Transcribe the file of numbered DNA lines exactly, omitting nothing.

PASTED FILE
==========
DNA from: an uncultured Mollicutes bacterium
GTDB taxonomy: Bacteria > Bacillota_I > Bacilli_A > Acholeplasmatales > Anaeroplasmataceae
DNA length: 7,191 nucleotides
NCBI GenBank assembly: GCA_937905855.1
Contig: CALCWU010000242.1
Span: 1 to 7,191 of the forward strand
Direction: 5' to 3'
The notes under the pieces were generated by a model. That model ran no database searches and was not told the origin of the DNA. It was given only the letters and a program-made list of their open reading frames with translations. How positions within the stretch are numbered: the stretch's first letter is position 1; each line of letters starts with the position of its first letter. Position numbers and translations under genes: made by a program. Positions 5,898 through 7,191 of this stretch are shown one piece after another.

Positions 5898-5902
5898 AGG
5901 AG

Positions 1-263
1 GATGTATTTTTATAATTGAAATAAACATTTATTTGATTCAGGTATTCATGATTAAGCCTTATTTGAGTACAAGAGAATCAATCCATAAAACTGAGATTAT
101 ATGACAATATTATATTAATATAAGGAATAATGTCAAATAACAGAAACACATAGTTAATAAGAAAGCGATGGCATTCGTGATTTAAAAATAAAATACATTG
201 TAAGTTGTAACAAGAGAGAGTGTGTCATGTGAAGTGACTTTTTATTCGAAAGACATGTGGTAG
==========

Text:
DNA from: an uncultured Mollicutes bacterium
GTDB taxonomy: Bacteria > Bacillota_I > Bacilli_A > Acholeplasmatales > Anaeroplasmataceae
DNA length: 7,191 nucleotides
NCBI GenBank assembly: GCA_937905855.1
Contig: CALCWU010000242.1
Span: 1 to 7,191 of the forward strand
Direction: 5' to 3'
The notes under the pieces were generated by a model. That model ran no database searches and was not told the origin of the DNA. It was given only the letters and a program-made list of their open reading frames with translations. How positions within the stretch are numbered: the stretch's first letter is position 1; each line of letters starts with the position of its first letter. Position numbers and translations under genes: made by a program. Positions 5,898 through 7,191 of this stretch are shown one piece after another.

Positions 5898-5902
5898 AGG
5901 AG

Positions 1-263
1 GATGTATTTTTATAATTGAAATAAACATTTATTTGATTCAGGTATTCATGATTAAGCCTTATTTGAGTACAAGAGAATCAATCCATAAAACTGAGATTAT
101 ATGACAATATTATATTAATATAAGGAATAATGTCAAATAACAGAAACACATAGTTAATAAGAAAGCGATGGCATTCGTGATTTAAAAATAAAATACATTG
201 TAAGTTGTAACAAGAGAGAGTGTGTCATGTGAAGTGACTTTTTATTCGAAAGACATGTGGTAG